It's hard not to notice when the Pope shows up. And you can sometimes say the same when he doesn't. Last fall, Pope Benedict XVI was a notable no-show at a September ceremony to mark 20 years since John Paul II had hosted a groundbreaking gathering of world religious leaders in Assisi, Italy. Some viewed the Pope's absence as a slap to those working for inter-faith dialogue, both inside and outside the Catholic Church,. On Sunday, however, Benedict will be center stage at the most lavish, and well-attended inter-religious ceremony of his papacy, organized by the same Sant'Egidio community that helped launch Assisi. What has changed? Why is Benedict marking 21 years since "the spirit of Assisi" was uncorked, after skipping out on the 20th anniversary?Read the rest here.
(Hat tip to T-19)
On a practical level I understand why he is doing this. But I really do wish he wouldn't. Unfortunately I have read too much about the history of Islam and the way it works to entertain any serious hope for an understanding. My feeling is that we should extend to them the same level of tolerance that they extend to Christians in predominantly Muslim countries, except for the killing them part. I do draw the line there. Beyond that I think they should stay in their part of the world until they learn to play and get along well with others.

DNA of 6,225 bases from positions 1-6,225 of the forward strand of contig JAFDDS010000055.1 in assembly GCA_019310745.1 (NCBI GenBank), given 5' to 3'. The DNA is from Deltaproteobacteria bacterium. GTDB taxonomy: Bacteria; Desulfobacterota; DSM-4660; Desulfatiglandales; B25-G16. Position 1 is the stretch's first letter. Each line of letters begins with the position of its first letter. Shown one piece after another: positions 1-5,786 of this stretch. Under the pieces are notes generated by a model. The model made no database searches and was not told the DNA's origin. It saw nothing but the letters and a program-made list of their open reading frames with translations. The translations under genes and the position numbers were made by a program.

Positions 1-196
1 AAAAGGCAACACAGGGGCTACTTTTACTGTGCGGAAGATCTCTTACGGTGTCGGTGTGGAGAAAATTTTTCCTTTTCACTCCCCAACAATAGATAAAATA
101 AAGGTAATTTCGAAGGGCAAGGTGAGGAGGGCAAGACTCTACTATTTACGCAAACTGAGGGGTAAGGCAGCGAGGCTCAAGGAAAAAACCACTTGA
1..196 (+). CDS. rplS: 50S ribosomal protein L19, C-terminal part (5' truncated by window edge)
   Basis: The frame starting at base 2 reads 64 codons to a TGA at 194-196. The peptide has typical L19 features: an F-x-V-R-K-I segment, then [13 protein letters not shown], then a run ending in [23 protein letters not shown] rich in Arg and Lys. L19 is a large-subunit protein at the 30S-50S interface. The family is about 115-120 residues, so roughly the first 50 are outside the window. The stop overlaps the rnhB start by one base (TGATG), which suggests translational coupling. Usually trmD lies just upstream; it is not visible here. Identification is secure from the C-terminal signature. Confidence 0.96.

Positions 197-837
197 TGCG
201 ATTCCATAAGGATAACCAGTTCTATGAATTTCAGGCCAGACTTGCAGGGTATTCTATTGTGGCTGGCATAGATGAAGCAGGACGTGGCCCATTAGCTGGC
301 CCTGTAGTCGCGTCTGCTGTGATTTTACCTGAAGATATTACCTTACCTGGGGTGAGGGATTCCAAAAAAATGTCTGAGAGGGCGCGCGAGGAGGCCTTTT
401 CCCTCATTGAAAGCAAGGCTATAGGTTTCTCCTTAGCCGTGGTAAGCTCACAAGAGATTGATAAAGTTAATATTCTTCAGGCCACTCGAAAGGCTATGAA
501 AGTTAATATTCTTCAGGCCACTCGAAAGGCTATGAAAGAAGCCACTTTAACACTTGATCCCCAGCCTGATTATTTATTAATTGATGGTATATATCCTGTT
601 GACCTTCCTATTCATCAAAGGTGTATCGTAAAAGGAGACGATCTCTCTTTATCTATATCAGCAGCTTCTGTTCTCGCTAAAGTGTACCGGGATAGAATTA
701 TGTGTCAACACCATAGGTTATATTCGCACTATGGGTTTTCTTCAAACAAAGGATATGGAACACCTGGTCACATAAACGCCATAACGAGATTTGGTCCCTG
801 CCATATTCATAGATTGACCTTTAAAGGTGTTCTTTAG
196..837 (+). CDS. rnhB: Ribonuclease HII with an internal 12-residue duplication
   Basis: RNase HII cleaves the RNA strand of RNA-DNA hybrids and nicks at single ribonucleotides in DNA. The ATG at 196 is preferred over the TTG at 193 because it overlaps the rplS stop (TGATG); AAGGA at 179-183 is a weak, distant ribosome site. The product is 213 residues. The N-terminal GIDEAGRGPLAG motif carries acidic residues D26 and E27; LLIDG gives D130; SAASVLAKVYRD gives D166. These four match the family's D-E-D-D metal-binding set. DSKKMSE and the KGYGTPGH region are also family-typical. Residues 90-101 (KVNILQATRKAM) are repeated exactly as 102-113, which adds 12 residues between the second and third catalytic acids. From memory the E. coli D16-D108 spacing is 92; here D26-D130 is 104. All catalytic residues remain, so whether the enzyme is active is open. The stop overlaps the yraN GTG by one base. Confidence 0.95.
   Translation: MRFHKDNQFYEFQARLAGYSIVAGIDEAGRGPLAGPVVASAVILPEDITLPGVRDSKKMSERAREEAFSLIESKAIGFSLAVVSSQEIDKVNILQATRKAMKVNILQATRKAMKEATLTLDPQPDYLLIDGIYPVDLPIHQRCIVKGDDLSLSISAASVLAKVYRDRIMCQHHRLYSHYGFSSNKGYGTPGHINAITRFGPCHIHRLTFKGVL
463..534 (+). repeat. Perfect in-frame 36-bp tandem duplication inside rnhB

With respect to discussions within Christendom, I think my feeling is what is the point? Protestants are Protestants and are not gong to change. The only exception might at one time have been the Anglicans but they reached a fork in the road back in the 70's. Their choice was go Catholic or Protestant. They have clearly made that choice, and they are realistically way past the point of no return. The dream of Anglican-Catholic reunion is dead (with the possible and intriguing exception of the TAC). The sooner Rome grasps this, the better for all concerned. Among Christians the only ones Rome really has any business holding serious talks with are the Orthodox.
The Christian world is fast dividing into two camps, the apostolic churches on one hand and the theological flavor of the moment groups on the other. Sorry if that offends some readers. But from the Roman / Orthodox perspective that’s really what it comes down to. I am perfectly OK with talking to other groups in order to promote improved understanding and mutual tolerance (which I do think is extremely important). But ecumenism for the sake of getting that cheap warm fuzzy is not a good idea. There has been enough dilution of truth. I have something less than zero use for groups like the NCC and the WCC. My profound albeit respectful theological disagreements with the Roman Church notwithstanding I think B-16 is the best thing to hit their side of the Tiber in a LONNNGGG time. The man calls it like he sees it. I may not agree with him all the time. But I have never failed to respect him. Truth is NOT relative.